I stuck it in my fishing basket. When I got home, I asked my mother if I could try to dry it in our oven. Needless to say, she didn’t think much of that brainstorm and the oven idea died a quiet death. The backup plan was to set it in the sun on our side porch railing for about a week. That worked well enough, we decided, and it became a game ball for us.

We “made do” with our bats as well. If a bat broke we were out of luck. If one cracked, we always felt we could save it by using small wire nails or brads to put it back together and then finishing the job with a good wrapping of black tape. Needless to say, this wasn’t the answer because the bat would split again or completely break the next time it was used.

Two particular times during those baseball years still stand out for me. My first real baseball glove was one of those fat-fingered, no real pocket, oddball webbed creations like the one shown in the first photo above. It was getting pretty worn. I never really liked it, anyway. In the early 60s, fielder’s gloves were changing. They were getting longer, much better shaped and with better designed webbing. Major leaguers were using them and they were just plain “cool” to me.

I had been saving my money from my paper route and from mowing lawns with a plan to use it for a new glove. I don’t remember how, but I found out that the National Army Store in Malone was due to get an assortment of new gloves…and that there were supposed to be some Mickey Mantle models in the shipment. That was all I needed to hear. I got my father to take me out to Malone first thing Saturday morning so I could get one. I woke up about five o’clock and nervously paced and watched the clock until we left. Out we went to the car (a pea-green, 1961 Ford Galaxy 500, standard shift, four-door monster) and off we headed.

My greatest fear was realized as soon as we walked into the Army Store. They had only gotten two Mantle gloves and they were already gone. Rather than throw myself on the floor, teeth gnashing and completely disappointed, my father urged me to at least look at the gloves that were still available. Although I was looking half-heartedly, I had to admit they were nice and every one was a definite upgrade from my old one. I can still remember standing there next to the bin of gloves and the smell of the new leather that just wafted up from them.

I ended up picking out an Ernie Broglio model. He was a St. Louis Cardinal – not a Yankee – but he was having a pretty good year at the time. Although I was a die-hard Yankees fan, I just loved baseball – period. I followed the game and appreciated players like Stan Musial, Warren Spahn, Ted Williams, Willie Mays, and others for the great players for that they were. On the way home, I decided my Ernie Broglio glove was a pretty nice one. It proved to be a great purchase for me.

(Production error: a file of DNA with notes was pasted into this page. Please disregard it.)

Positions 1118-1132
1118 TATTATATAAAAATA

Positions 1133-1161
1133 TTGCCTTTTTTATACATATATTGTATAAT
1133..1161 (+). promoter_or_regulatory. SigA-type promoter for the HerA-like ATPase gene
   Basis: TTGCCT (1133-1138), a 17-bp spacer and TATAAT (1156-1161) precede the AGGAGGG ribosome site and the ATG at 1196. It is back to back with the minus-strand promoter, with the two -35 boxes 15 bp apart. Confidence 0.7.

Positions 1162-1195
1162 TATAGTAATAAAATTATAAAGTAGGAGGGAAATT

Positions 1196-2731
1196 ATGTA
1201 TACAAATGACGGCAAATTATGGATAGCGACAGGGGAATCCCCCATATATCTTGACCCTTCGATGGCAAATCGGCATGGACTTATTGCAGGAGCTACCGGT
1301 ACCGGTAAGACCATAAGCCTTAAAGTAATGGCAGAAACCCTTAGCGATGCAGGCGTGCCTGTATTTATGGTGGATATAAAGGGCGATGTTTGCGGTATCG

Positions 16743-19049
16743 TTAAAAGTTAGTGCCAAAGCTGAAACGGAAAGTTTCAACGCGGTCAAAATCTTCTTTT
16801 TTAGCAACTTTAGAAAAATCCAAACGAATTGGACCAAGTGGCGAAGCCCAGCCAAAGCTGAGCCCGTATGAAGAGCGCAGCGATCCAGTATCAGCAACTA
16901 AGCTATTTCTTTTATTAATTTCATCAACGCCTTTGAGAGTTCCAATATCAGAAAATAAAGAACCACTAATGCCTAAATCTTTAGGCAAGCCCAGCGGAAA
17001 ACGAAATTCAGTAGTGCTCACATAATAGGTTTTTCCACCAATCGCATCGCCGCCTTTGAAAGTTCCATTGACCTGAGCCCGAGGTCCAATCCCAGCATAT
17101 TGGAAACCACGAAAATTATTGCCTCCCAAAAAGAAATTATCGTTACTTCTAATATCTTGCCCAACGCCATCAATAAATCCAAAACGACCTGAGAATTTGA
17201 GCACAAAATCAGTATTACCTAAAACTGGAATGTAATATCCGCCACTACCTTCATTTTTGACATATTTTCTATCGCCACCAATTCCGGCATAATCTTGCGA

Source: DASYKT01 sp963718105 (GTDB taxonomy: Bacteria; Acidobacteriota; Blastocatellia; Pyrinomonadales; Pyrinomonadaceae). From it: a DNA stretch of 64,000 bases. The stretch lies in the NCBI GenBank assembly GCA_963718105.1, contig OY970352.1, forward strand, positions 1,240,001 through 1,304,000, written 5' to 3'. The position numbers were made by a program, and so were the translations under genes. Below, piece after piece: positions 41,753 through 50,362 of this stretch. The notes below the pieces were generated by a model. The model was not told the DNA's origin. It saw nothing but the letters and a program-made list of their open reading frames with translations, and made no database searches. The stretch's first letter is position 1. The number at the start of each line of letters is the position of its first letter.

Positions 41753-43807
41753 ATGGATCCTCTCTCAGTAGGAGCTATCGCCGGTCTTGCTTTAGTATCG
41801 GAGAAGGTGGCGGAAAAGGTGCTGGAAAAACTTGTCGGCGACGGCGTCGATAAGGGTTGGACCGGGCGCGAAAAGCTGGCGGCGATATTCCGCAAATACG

Once we got home, I immediately went into my dad’s shop (just a back room in the house, actually) and grabbed a can of Neatsfoot oil. We normally used it for our leather hunting boots, to keep them supple and water resistant. Sitting the sun on our side porch I worked the oil into the new leather of the Broglio glove, feeling it soften and watching it acquire an even deeper and richer color. The last thing to do was to put a baseball in the pocket and tie the glove closed with twine to begin the shaping of it. The ball and twine was a day’s end ritual for about a week. The glove took on the shape I wanted. I was a pretty happy camper. The glove became one of my most treasured possessions. In fact, I still have it (photos two and three above).

The other time that sticks in my mind was that same summer when Pete Coryea’s Western Auto on East Main Street got in a number of baseball bats. I walked in one afternoon while on my paper route to look around. There, in the bunch of new bats, was a Mickey Mantle model. I couldn’t believe my eyes. I don’t remember how much I paid for it, but I asked him to set it aside for me.

I finished delivering my papers, pretty much on a dead run, charged into the house and up the stairs into my room. In the back of my closet was a White Owl cigar box where I put the money I was saving from the paper route and my lawn mowing. I counted out what I needed, put the cigar box back in place, and ran downstreet to pay for the bat.

Walking up to the field at the Old School the next day, I felt as proud as I had when I showed up the first time with my new glove. Everybody oohed and awed over the new 34” bat. It was well used for the next several summers. Only by the grace of God did it never crack, splinter or break. Like the glove, I still have it. As the photos show (images four and five), it is well worn but still intact. I think it might have also been used to hit a few rocks.

My warmest memories of baseball as a youngster are of playing catch with my Dad. But, those memories of playing at the “Old School” come in a close second.

Memories of Soft Drinks From the 1960s

September 19, 2021 | Mick Jarvis

To view full size images and read captions, click on an image.

Humiston’s Grocery – Penny Candy, “Houns”, and a Great Front Step…

Humiston’s Grocery, next to the Lumberyard, on East Main St. was a fixture in the business district for many years.